Graphene oxide holds promise as a carbon-based nanomaterial that can be produced inexpensively in large quantities. However, its structural and electrical properties remain far from those of the graphene sheets obtained by mechanical exfoliation or by chemical vapor deposition—unless efficient reduction methods that preserve the integrity of the parent carbon-network structure are found. Here, the authors use molecular dynamics and density functional theory calculations to show that the oxygen from the main functional groups present on graphene oxide sheets is removed by the reducing action of carbon monoxide; the energy barriers for reduction by CO are very small and easily overcome at low temperatures. Infrared and Raman spectroscopy experiments confirm the reduction in CO atmosphere and also reveal a strong tendency for CO to heal vacancies in the carbon network. Our results show that reduced graphene oxide with superior properties can be obtained through reduction in CO atmosphere.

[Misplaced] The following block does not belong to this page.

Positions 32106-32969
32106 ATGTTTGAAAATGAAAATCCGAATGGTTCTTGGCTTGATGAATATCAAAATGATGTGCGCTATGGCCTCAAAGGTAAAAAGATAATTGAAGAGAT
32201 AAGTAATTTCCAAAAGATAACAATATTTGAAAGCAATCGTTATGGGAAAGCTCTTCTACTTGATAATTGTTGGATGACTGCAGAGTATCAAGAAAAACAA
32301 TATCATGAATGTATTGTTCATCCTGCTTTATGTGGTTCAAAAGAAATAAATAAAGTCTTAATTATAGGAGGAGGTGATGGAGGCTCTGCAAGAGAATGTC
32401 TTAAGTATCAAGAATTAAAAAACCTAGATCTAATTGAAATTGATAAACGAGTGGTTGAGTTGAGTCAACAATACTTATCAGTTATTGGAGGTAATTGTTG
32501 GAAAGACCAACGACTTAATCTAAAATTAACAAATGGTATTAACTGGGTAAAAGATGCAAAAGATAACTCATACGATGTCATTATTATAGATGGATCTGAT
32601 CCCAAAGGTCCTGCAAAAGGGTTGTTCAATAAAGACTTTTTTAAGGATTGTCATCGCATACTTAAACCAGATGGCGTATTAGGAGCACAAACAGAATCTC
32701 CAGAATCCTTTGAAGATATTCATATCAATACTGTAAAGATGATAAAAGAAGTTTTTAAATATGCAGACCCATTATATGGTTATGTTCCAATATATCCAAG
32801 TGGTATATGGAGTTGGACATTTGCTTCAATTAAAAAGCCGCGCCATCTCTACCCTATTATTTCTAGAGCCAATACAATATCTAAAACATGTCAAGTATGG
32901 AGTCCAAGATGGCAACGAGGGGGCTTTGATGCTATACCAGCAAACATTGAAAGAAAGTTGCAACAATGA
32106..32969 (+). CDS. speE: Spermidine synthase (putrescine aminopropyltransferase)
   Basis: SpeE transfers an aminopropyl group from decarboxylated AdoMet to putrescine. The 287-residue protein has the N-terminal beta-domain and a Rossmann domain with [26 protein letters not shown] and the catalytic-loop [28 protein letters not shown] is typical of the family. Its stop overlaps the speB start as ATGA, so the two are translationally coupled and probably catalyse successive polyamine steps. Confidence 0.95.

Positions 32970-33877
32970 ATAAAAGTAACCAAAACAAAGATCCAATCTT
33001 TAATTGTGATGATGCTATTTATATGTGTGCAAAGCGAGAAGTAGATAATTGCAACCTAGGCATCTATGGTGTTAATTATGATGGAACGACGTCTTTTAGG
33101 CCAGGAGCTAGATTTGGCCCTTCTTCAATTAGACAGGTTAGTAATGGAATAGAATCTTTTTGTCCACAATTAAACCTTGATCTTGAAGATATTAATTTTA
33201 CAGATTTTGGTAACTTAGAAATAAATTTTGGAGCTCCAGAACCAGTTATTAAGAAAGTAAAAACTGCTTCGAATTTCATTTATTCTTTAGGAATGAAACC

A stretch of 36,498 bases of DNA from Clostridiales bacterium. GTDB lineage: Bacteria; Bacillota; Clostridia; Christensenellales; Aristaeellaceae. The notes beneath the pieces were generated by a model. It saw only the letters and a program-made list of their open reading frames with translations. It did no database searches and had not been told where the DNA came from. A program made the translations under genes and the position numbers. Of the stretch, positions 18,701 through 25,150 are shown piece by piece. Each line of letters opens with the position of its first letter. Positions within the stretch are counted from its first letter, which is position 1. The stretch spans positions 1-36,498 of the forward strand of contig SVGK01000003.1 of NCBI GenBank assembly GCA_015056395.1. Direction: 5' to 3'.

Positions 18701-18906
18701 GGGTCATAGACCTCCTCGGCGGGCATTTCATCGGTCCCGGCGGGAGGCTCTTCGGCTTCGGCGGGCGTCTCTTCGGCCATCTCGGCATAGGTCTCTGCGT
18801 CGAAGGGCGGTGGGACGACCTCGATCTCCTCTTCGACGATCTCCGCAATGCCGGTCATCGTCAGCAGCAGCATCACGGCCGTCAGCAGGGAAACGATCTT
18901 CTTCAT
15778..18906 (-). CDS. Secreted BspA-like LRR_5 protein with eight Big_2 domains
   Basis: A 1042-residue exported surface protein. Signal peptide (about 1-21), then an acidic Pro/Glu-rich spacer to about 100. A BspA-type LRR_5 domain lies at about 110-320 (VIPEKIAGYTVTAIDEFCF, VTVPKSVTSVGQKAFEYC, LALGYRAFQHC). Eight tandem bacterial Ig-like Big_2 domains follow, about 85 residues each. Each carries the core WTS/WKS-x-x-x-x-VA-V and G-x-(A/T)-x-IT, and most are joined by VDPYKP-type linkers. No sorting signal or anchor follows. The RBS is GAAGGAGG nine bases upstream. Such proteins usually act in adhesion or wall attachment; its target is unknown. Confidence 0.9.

|Number of pages||8|
|Journal||Journal of Vacuum Science and Technology A: Vacuum, Surfaces, and Films|
|Publication status||Published - 2013|